The ECB’s Health-Check of the Banks – a Necessary but Not Sufficient Step for Reforming the Euro

Written by | Sunday, January 25th, 2015

Dominique Perrut (Robert Schuman Foundation)

The eurozone crisis was an important milestone for the development of the Economic and Monetary Union (EMU). The EU politicians tackled the crisis by efforts intended to reform the EMU. The basis of the reform efforts, which have been going on since 2012, rests on two essential pillars. The first one is good economic governance; the second is the Banking Union. However, the implementation of such steps proves to be uneasy and that is why the Union made one significant pre-step before the establishment of the Banking Union. This pre-step, or a “stress test”, is essentially an assessment of the resilience of EU banks to adverse economic developments. It was conducted in two phases and its main objective was to consolidate the Union’s banking sector and boost its credibility and self-confidence.

The first phase included an all-encompassing evaluation of individual banks on the basis of certain criteria, the first being the amount of total assets that were to exceed 27 billion euros. Consequently, ‘stress-testing’ targeted the three most important banks in a given country, whose total assets exceed 20 percent of the GDP of the country where they are established, banks with high cross-border activities, and banks that have requested or received public financial assistance from the Union. If a bank met at least one of the afore-mentioned criteria, it became automatically subject to the Union’s control. As a result, 130 banks operating in the eurozone have undergone the tests, which represent 81.6 percent of all banking accounts in the Member States, where the euro is used as a currency and 24 percent of all accounts worldwide.

The second phase concerned the actual stress test which was conducted using two distinct scenarios. One scenario simulated a minor financial crisis, while the other one a crisis of a larger magnitude. With regard to the extremely satisfactory results, it could be concluded that the eurozone banking system is now overall in a good condition. From the total number of 130 tested banks, only 14 reported deficiencies, which is not a high number. These banks then were obliged to submit the so-called recapitalization plan to the European Central Bank (ECB), which is designed to cover capital shortfall within six or nine months, depending on the crisis scenario that the bank was not capable of successfully managing. Despite the positive results of the stress test, we should also bear in mind several persisting problems. One of them is the fact that the actual Banking Union cannot reliably function without the introduction of a sophisticated plan of economic governance. One of the plausible solutions to this much-discussed problem could be the Juncker’s plan for financial investment, characterized by direct financing of the eurozone economy by the Union.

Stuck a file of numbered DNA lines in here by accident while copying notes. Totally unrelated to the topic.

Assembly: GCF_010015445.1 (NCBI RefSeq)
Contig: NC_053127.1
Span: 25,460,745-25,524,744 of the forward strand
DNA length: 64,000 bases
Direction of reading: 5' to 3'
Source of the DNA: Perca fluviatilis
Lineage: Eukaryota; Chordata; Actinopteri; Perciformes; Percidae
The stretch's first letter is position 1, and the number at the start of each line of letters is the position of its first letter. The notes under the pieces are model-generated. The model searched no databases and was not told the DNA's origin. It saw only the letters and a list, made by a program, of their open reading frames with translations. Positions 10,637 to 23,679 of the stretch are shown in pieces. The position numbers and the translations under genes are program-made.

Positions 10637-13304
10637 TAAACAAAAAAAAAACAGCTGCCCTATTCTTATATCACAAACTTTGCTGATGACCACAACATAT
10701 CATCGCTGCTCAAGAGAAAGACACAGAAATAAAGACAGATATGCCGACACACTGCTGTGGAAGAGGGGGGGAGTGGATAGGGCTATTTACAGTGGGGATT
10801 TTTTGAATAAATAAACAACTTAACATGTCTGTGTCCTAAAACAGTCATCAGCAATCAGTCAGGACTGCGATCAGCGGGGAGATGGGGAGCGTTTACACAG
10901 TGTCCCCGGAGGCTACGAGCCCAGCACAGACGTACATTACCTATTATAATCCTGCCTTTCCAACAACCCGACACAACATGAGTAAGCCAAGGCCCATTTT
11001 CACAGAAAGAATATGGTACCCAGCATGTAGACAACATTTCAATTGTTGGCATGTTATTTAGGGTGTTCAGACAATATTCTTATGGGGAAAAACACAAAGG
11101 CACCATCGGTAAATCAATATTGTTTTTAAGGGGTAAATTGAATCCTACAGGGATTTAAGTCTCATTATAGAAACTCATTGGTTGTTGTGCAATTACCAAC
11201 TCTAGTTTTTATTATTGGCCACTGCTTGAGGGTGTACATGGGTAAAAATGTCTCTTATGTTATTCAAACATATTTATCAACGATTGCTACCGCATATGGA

(The study can be downloaded here:

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